Deus Ex Machina

Art games are easy?

Source // Motherboard, Vice

No, it's not that Deus Ex, but a much, much weirder one. You might even argue that nothing can prepare you for it, because Deus Ex Machina plays out so differently to what you might imagine when you're tasked to picture a conceptual interactive art piece on the ZX Spectrum.

It's hard to even conceive that home computers back in the 1980s even bothered with art, being content with offering funny characters dodging brightly coloured blobs to the 'tune' of mostly noisy sound effects, yet here stands Deus Ex Machina, and it is a journey, I can say that much...


Before we start, screenshots of Deus Ex Machina aren't really good enough. You can get some incredible looking screens from it, especially when compared against other ZX Spectrum titles, but they aren't good enough to get the gist of things.

Video is better, and it's what I had to use, but even that isn't quite good enough. To really know what's going on with this game, you'd probably have to dust off a ZX Spectrum, find a cassette player, unbox your mail order copy of Deus Ex Machina and dive in.

Why a cassette player? How else are you going to hear a fully narrated, synchronised soundtrack which includes Jon Pertwee (of Doctor Who fame), Ian Dury (of The Blockheads) and Frankie Howerd (of British comedy). The home computer hardware certainly isn't good enough to give you all of that and a game in the 1980s, so a cassette player it is.

Or, as I said, a video.

What's that? A walking simulator? A mini-game collection? Pretentious twaddle? We've just followed the life of a being created - literally - from the arse end of a mouse, as narrated by The Doctor, complete with musical accompaniments. Name another game to do that. I can wait.

Fun Times

The little challenges look rather simple in terms of gameplay, almost to the point of wondering why you should even bother doing them. Dodging single targets, blocking incoming threats, jumping over gaps in an autoscroller... I'm not even aware of any fail states, though given a synchronised soundtrack I doubt they exist. If that's the case, is this a game or a movie?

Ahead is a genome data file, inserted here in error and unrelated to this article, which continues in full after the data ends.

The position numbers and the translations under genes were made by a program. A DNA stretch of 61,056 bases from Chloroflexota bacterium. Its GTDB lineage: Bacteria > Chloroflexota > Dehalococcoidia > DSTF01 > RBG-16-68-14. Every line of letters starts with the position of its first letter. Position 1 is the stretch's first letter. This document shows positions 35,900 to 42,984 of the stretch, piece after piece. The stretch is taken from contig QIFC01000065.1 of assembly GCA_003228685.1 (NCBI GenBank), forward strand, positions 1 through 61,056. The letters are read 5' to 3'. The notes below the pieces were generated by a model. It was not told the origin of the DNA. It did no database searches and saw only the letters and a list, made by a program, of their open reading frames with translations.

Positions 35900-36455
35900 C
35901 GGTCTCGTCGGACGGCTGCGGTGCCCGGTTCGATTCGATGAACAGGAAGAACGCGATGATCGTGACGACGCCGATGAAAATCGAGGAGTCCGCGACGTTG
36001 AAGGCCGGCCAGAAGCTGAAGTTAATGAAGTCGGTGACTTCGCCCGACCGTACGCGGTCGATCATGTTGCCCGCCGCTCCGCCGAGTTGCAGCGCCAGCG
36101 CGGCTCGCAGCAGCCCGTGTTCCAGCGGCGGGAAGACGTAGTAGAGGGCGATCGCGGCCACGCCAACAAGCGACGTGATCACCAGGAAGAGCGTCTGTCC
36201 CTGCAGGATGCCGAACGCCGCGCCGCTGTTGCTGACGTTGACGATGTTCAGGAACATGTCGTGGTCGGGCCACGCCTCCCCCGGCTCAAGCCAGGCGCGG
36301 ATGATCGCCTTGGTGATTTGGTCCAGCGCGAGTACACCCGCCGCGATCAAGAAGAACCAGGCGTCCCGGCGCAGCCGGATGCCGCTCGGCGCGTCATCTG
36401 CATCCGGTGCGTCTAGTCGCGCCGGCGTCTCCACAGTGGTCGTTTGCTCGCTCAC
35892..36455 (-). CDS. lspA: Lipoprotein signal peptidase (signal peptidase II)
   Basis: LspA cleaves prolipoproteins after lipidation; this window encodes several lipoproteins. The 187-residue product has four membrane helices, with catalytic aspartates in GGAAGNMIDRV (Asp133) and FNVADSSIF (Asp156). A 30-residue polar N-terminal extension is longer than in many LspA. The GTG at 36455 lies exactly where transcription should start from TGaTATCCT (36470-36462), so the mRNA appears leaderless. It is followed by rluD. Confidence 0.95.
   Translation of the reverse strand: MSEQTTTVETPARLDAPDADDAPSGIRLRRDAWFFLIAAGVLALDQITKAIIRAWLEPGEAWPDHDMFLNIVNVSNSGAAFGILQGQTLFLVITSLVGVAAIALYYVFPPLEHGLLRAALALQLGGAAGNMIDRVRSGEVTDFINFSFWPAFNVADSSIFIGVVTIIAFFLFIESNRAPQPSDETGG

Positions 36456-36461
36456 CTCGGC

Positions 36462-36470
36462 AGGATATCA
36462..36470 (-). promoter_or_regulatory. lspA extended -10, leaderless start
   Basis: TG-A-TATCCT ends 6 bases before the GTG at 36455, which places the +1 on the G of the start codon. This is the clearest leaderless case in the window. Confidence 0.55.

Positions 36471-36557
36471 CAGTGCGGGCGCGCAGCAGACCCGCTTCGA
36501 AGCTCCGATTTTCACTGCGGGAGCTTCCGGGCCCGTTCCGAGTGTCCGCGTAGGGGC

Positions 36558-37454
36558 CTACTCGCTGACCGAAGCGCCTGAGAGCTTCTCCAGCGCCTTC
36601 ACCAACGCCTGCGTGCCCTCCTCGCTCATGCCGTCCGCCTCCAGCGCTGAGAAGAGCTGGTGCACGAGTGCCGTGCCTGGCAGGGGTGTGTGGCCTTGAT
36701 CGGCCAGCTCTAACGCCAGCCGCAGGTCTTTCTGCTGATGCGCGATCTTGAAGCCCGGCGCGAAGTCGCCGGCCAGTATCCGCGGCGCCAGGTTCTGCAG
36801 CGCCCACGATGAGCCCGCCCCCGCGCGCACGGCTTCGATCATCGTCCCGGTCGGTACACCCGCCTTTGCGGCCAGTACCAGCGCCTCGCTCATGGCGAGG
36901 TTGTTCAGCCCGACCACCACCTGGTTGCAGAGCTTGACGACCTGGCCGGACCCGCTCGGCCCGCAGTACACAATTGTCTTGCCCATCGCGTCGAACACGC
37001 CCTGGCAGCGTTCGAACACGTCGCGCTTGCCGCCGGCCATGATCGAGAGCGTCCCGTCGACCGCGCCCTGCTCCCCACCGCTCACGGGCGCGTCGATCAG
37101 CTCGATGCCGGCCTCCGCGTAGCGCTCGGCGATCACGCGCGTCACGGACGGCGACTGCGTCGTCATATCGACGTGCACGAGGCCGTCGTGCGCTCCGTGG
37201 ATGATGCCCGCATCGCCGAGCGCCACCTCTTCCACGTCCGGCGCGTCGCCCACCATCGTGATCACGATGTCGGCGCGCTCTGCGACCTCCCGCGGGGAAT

That is a particularly lengthy discussion, and it can be quite heated. In my opinion, it's not a game, but nor is it a movie. It's not somewhere in the middle, it's not an interactive movie, it's not a cinematic game. If anything, it is a showcase: This is what computers can do. There are more ways to think about them than you might realise.

It's also a bit too arty farty. The soundtrack is a little too try hard, but then it really is necessary. Deus Ex Machina without it isn't worth loading up at all. Except for when you want to admire some of the screens. Sometimes it's hard to believe they came from a ZX Spectrum. I'm about as far from an expert of the system as you can get, but I can see that Deus Ex Machina took a bit of work to say the least...

It may suck as a game, but as something so out there and different from the norm, it can't be ignored.

Final Word

This'll be a title that I probably won't forget in terms of what it was trying to be, but I imagine myself forgetting the details because I simply didn't play it, and arguably it plays itself. It managed to get a sequel/re-imagining in 2010, but is it the same? Does it provoke the same amount of 'wtf' in this day and age as Deus Ex Machina did in the mid 80s? I don't know, but they got Sir Christopher Lee on board for the narration, so they're certainly aiming high.

I can't give a definitive review on this, but I like what I see - though perhaps not in terms of gameplay. Which is a problem in a video game...

Fun Facts

Critical acclaim couldn't stop the rampant piracy of Deus Ex Machina that came because of difficulties in distributing and selling a game that was like no other game at the time.

Deus Ex Machina, developed by Automata UK, first released in 1984.
Version watched: ZX Spectrum (RZX Archive)